Bloggers might want to take note of Google’s latest update. Google announced this week that they are introducing a new penalty to demote mobile pages that have pop-ups and intrusive above-the-fold content. These include email sign-ups, opt-ins, advertisements and other intrusive interstitials.
Pages that show intrusive interstitials provide a poorer experience to users than other pages where content is immediately accessible. This can be problematic on mobile devices where screens are often smaller. To improve the mobile search experience, after January 10, 2017, pages where content is not easily accessible to a user on the transition from the mobile search results may not rank as highly – via Google Webmaster Blog.
What does that mean? They are cracking down on the intrusive advertising by knocking down those pages in search results. So if your blog shows a pop-up newsletter sign-up form, advertisement or other content that covers the main site content (at any stage during a visit to your site) then your blog will be ranked lower in Google’s mobile search results.
What isn’t Google allowing?
Google have specifically mentioned the following examples
1. Pop-ups that cover the main content, either immediately after the user visits a page or on a time delay.
2. Any kind of interstitial that the user has to dismiss or click out off to view the main site content.
3. Layouts where the pop-up or advertisement appears as above the fold content, where a user has to scroll down to get access to the main content. An example of this is SumoMe’s Welcome Mat.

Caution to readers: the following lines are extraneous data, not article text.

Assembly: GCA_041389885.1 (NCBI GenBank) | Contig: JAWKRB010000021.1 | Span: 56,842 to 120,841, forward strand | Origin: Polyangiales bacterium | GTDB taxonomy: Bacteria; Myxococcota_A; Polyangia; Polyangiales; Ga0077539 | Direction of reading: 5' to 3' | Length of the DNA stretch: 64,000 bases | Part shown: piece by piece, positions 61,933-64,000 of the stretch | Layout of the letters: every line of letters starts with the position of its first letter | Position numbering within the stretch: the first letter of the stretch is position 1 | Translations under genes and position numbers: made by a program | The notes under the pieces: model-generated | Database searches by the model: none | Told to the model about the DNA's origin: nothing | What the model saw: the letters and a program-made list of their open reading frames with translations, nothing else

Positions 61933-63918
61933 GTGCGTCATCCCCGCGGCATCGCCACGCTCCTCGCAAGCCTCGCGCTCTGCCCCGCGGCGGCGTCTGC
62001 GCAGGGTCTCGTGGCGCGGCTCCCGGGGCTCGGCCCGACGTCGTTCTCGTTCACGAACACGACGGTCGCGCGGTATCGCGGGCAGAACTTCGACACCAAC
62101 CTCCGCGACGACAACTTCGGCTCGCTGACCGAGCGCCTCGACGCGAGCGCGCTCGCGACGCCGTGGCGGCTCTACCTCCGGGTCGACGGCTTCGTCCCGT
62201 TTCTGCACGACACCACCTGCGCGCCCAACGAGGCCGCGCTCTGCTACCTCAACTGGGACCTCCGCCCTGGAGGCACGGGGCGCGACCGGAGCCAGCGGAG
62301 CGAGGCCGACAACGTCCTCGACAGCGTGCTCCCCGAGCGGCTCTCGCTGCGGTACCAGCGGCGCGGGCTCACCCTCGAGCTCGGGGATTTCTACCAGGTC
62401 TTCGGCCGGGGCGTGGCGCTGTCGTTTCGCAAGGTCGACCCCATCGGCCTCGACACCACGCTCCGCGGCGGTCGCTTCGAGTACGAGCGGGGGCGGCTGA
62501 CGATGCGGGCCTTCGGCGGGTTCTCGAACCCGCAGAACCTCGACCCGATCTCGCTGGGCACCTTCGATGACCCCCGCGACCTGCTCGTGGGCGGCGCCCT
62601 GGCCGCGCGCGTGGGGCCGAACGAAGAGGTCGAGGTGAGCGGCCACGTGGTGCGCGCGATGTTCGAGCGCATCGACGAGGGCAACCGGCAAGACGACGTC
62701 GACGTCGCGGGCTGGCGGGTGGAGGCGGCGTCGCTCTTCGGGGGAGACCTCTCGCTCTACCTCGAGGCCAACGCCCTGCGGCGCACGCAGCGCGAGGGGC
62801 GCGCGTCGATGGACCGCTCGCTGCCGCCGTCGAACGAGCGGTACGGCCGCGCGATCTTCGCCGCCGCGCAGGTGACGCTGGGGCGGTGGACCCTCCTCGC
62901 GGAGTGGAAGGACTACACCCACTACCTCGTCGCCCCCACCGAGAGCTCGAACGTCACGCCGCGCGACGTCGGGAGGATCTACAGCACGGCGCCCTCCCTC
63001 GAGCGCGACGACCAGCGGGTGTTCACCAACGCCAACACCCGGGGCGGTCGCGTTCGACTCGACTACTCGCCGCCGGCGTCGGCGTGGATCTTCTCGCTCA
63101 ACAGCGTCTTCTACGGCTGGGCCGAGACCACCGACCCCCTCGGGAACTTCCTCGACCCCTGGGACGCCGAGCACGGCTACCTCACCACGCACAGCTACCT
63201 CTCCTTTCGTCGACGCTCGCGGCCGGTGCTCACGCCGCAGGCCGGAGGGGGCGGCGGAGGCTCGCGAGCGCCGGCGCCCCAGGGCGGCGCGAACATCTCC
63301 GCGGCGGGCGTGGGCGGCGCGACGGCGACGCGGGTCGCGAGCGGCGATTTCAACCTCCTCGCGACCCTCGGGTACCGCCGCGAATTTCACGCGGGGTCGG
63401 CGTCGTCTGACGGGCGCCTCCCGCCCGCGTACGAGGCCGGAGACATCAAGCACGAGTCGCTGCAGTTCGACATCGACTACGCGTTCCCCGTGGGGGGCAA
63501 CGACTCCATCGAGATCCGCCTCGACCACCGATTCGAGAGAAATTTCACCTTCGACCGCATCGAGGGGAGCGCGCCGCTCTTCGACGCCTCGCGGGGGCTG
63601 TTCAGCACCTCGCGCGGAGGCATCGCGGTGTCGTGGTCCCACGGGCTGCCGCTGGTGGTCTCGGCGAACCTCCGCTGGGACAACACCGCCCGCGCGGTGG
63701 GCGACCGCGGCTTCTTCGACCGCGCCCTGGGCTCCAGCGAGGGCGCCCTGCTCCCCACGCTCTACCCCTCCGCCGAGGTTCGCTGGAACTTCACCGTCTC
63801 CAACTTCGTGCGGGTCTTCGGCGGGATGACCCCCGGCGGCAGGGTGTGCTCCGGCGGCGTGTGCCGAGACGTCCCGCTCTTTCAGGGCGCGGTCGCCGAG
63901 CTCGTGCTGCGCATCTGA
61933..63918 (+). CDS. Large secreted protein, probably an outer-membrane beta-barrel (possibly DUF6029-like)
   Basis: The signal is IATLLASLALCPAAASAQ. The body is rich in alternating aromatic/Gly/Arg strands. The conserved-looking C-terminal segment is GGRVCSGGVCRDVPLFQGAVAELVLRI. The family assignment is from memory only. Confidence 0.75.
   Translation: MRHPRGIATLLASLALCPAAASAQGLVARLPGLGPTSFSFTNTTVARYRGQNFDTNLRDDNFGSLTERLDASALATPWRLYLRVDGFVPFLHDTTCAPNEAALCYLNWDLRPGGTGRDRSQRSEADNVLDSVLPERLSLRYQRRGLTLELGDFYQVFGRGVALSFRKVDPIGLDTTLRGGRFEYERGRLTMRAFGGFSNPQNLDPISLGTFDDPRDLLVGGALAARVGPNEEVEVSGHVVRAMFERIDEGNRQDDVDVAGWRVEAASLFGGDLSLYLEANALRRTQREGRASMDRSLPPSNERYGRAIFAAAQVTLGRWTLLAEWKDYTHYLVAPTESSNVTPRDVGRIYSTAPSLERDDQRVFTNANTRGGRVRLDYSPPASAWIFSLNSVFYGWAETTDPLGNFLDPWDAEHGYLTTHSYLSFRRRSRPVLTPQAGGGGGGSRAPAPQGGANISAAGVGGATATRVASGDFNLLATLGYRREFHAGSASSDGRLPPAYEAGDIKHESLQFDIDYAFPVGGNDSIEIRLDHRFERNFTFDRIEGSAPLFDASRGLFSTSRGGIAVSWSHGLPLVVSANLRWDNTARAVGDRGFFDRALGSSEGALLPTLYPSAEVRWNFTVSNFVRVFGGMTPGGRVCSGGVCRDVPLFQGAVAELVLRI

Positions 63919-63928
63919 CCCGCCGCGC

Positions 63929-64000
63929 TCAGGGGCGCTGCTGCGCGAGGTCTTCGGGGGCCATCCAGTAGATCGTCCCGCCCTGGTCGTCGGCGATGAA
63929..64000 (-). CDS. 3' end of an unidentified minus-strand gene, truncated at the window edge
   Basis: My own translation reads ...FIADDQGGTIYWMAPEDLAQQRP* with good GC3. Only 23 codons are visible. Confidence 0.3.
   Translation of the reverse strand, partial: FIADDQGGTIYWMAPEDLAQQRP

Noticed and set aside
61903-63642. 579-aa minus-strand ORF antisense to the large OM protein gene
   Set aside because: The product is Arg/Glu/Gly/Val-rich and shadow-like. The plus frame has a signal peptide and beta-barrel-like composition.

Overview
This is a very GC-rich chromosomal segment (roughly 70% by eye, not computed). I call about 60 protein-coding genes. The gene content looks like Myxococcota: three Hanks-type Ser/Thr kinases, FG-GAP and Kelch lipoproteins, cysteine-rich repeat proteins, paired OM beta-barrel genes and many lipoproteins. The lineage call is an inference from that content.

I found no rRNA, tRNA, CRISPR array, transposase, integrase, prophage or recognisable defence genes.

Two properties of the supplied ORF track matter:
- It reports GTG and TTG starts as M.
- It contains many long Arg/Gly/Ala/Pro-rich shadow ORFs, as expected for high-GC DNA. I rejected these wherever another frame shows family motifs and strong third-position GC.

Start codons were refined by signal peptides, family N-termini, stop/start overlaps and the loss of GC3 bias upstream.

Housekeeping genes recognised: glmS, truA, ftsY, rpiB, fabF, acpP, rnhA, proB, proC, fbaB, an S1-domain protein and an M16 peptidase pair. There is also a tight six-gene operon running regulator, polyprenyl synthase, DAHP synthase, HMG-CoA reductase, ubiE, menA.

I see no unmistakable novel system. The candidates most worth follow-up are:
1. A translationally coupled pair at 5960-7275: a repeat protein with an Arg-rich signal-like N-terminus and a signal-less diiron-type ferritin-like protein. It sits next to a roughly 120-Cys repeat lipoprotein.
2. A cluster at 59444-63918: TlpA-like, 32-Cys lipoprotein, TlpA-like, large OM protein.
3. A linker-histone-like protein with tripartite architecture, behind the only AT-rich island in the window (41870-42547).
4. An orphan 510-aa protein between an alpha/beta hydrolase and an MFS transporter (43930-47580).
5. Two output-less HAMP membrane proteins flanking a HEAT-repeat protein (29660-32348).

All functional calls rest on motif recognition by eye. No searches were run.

So basically any type of pop-up that users have to dismiss in order to continue viewing the main content (newsletter sign-ups, pop-up messages, promotions/coupons and membership offers) and any type of ad/banners that covers the majority of the page above the fold.
What is Google allowing?
As long as you’re implementing these correctly, then they will not be considered intrusive and will be allowed.
1. Legal reasons such as for cookie usage or age verification.
2. Login screens where content is private or password-protected.
3. Banners that don’t take up the whole screen above the fold of a website and can be easily dismissed, such as the banners inviting you to use a mobile app instead of the website or the popular HelloBar banner.
What this means for your blog?
As mentioned in previous SEO posts, Google use a variety of factors when deciding what to show in their search results. Occasionally they will give some details about specific factors, such as mobile friendly requirement. They want to improve the usability of mobile sites and give their users a better experience.
Most people hate pop-ups, it’s been listed the number one most hated thing in surveys. Yet so many people continue to use them because “they work”. Yes, they do but do you know why? Studies show that they work because the majority of people don’t know that you can click outside of the pop-up to close it. They think they only way to get through it is to sign up. They are not the people you want on your email list!
If you don’t care about the views you get from Google or about SEO then continue doing what you’re doing. If you do care, then take a quick look at your site and review any advertisements and popups that you have installed.
Personally, I think this is a great update as I’m not a fan of automated popups on any device. Google previously announced that responsive sites will rank higher and now 85% of sites are mobile-friendly. I’m hoping that this update will have a similar effect and that people will stop including this feature on their site.
What do you think? Do you mind automated popups? Do you use them on your blog? If so, do you find them effective and will you continue to use them? Let me know your thoughts in the comments below.Buy me a coffee